As people age, their ability to focus on objects up close deteriorates. This condition, called presbyopia, generally starts in the mid-40s. The New York Times’  ‘Patient Money’ column explains treatment options and how to pay for them. Read more
People with pre-existing medical conditions typically struggle to find individual health insurance. But there are now alternatives in every state: a government-run plan for these ”high-risk”  consumers. The insurance pools in Georgia and other states have arisen from the new health reform law. But there are restrictions in enrolling... Read more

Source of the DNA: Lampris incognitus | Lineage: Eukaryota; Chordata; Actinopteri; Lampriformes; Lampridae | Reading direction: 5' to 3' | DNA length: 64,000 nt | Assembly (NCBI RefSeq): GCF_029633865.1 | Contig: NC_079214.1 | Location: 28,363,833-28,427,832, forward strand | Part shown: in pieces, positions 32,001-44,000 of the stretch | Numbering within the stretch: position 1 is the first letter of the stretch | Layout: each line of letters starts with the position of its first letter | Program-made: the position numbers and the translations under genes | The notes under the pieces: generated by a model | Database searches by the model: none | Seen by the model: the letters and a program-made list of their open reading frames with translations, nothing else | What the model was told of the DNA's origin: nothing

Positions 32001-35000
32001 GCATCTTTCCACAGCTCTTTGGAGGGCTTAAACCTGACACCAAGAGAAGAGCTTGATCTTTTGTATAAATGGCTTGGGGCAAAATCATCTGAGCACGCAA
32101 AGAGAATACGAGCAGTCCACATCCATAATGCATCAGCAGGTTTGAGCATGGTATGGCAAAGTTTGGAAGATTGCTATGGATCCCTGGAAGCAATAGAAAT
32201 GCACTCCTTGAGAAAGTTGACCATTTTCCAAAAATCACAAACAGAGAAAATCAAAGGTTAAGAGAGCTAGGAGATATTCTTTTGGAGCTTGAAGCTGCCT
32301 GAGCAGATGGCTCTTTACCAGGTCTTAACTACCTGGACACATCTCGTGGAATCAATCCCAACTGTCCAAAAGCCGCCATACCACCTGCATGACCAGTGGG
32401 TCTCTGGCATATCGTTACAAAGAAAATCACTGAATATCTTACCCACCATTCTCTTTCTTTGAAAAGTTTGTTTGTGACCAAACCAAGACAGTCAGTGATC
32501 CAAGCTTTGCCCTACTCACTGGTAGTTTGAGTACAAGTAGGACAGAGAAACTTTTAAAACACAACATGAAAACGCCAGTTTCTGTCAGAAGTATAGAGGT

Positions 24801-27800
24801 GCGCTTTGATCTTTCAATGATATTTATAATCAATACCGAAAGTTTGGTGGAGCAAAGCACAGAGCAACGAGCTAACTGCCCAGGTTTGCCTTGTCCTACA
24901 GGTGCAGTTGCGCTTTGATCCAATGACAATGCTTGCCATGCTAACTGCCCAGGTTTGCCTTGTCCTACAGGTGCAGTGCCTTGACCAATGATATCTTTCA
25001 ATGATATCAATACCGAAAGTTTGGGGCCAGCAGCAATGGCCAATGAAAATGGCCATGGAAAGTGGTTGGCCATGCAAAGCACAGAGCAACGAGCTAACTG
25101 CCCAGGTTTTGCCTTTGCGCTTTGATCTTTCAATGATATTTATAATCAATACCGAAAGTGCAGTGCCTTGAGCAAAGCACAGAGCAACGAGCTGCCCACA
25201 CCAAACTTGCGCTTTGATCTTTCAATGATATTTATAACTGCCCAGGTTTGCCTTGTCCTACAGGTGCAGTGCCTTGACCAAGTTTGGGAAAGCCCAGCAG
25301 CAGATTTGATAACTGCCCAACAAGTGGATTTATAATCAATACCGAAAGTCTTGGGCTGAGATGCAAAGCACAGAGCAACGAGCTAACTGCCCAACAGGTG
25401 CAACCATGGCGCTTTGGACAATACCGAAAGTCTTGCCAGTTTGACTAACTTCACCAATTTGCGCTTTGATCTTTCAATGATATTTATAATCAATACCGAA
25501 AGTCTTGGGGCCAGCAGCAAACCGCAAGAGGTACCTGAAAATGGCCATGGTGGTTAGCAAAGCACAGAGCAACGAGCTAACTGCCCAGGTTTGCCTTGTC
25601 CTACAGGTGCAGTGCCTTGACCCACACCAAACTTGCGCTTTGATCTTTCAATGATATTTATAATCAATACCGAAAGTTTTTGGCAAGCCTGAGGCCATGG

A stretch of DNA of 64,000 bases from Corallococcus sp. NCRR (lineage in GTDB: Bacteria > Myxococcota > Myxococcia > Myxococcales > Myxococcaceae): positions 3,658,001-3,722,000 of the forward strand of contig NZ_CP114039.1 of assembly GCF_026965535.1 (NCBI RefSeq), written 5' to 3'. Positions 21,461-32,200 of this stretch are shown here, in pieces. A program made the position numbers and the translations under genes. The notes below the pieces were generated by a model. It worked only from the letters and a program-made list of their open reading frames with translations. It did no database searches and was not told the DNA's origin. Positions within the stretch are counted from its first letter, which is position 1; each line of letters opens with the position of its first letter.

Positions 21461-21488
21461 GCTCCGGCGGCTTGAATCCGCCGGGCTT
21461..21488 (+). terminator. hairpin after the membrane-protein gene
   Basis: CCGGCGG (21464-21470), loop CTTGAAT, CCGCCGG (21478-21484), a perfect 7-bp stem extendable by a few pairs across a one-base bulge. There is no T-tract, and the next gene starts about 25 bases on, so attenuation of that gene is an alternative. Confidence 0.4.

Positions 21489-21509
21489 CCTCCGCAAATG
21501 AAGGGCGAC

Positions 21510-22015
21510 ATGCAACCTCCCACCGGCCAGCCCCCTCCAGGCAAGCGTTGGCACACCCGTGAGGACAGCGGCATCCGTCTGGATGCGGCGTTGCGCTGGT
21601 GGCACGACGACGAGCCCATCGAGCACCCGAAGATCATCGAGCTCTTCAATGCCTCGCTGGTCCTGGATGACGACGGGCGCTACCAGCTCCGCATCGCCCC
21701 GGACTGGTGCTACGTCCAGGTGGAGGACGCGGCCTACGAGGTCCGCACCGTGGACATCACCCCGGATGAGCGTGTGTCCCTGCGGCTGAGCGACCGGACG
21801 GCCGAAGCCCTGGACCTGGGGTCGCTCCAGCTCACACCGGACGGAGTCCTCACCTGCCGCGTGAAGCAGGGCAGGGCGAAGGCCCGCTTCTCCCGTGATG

Many consumers with private insurance have PPOs that allow them to go to doctors and hospitals not in the health plan’s network. But going out of network, while providing some coverage, can still be a costly alternative. The New York Times’ Patient Money series focuses on how patients can... Read more
Chronic pain can be debilitating, and finding the right treatment challenging. The Patient Money column of the New York Times guides you through the financial, medical and insurance questions that you face in dealing with pain that doesn’t go away. Read more
Have a 2011 resolution to get in shape, but can’t afford the high fees at a fitness club? The New York Times explores some ways to get fit and save money at the same time. Read more

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